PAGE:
Tolling is a legal principle that permits the suspension or extension of the time limit set by a statute of limitations, allowing a lawsuit to be potentially filed even after the time limit has expired. The grounds for tolling the statute of limitations vary based on the jurisdiction, but some common grounds include situations where:
- the plaintiff was a minor when the cause of action arose
- the plaintiff has been deemed mentally incompetent
- the plaintiff has been imprisoned due to a felony conviction
- the defendant has filed for bankruptcy
- the defendant is not present in the relevant jurisdiction
- the parties were in good faith negotiations to resolve the dispute outside of court when the statute of limitations expired
Tolling may be explicitly provided for by a specific statute, or it may take the form of equitable tolling, where the court uses principles of equity to extend the time for filing a document.
Tolling in Texas
In Texas, the statute of limitations for personal injury claims is generally two years from the date of the accident or injury. However, there are certain circumstances that can pause or delay the running of this time period, and this is known as tolling. There are a number of grounds for tolling the statute of limitations in Texas, including:
- Minors: If the injured party is a minor at the time of the accident or injury, the statute of limitations may be tolled until they turn 18 years old.
- Mental incapacity: If the injured party is deemed mentally incompetent, the statute of limitations may be tolled until they regain their mental capacity.
- Incarceration: If the injured party is convicted of a felony and is imprisoned, the statute of limitations may be tolled until they are released from prison.
- Bankruptcy: If the defendant files for bankruptcy, this may trigger an automatic stay of other lawsuits, including the statute of limitations.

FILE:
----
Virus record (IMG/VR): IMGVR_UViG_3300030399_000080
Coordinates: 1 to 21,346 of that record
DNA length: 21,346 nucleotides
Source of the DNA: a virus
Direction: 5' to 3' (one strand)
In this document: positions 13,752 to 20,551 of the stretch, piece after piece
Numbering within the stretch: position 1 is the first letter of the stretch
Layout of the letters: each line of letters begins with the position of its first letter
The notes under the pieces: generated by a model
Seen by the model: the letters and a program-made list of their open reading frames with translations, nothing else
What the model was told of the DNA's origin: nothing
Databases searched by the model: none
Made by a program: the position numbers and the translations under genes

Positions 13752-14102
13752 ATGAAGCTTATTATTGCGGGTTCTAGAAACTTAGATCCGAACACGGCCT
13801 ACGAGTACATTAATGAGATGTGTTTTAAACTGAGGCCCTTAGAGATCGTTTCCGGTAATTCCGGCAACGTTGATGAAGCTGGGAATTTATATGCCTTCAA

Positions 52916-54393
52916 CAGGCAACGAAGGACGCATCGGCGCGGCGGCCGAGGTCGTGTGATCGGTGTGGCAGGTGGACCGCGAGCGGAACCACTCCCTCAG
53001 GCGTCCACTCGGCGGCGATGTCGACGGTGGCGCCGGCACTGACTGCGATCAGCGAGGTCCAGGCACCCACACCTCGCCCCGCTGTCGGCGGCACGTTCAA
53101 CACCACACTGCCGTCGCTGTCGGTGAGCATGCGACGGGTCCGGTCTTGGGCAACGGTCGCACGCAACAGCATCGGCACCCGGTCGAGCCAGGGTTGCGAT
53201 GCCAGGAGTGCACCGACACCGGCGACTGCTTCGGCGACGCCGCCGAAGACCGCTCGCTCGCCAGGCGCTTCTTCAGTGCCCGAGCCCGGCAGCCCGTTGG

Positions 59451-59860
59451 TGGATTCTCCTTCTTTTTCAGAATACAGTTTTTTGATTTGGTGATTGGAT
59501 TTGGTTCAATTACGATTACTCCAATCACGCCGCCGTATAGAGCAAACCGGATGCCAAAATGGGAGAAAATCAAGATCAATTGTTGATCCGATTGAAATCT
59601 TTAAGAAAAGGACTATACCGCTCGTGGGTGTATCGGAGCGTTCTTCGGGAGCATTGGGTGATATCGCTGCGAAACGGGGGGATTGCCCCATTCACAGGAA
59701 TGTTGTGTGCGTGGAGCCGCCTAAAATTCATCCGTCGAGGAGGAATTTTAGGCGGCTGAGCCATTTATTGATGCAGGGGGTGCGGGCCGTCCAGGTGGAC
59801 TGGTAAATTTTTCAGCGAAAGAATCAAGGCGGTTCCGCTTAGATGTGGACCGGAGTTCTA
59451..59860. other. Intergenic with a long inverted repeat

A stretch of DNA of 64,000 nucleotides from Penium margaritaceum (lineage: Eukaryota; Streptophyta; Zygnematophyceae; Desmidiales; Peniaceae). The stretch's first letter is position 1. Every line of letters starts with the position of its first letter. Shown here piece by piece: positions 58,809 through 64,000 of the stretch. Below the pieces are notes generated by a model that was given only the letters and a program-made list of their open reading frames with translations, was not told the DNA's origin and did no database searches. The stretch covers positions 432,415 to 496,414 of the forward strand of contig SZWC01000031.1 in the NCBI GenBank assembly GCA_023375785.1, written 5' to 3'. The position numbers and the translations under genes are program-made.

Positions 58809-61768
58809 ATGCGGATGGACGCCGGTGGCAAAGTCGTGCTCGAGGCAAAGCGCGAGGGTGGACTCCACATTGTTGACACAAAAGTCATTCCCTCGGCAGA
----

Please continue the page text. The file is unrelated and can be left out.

- Out of state defendant: If the defendant is not physically within Texas, the statute of limitations may be tolled until they return to the state.
- Good-faith negotiations: If the parties are engaged in good-faith negotiations to resolve a dispute without litigation when the statute of limitations expires, the statute of limitations may be tolled until the negotiations are concluded.
In addition to these specific grounds for tolling, there may be other circumstances where tolling may be appropriate. For example, if the injured party is unaware of their injury or the cause of their injury until some time after the accident, the statute of limitations may be tolled until they discover the injury or its cause. Tolling does not extend the statute of limitations indefinitely. Rather, it merely pauses or delays the running of the time period for a specific amount of time. In Texas, the maximum length of time that the statute of limitations can be tolled is typically one year.
Navigating the statute of limitations and tolling in personal injury cases can be complex, and it is important to consult with an experienced personal injury attorney who can help you understand your rights and options. With the right legal guidance, injured parties can ensure that their rights are protected and that they receive the compensation they are entitled to under the law.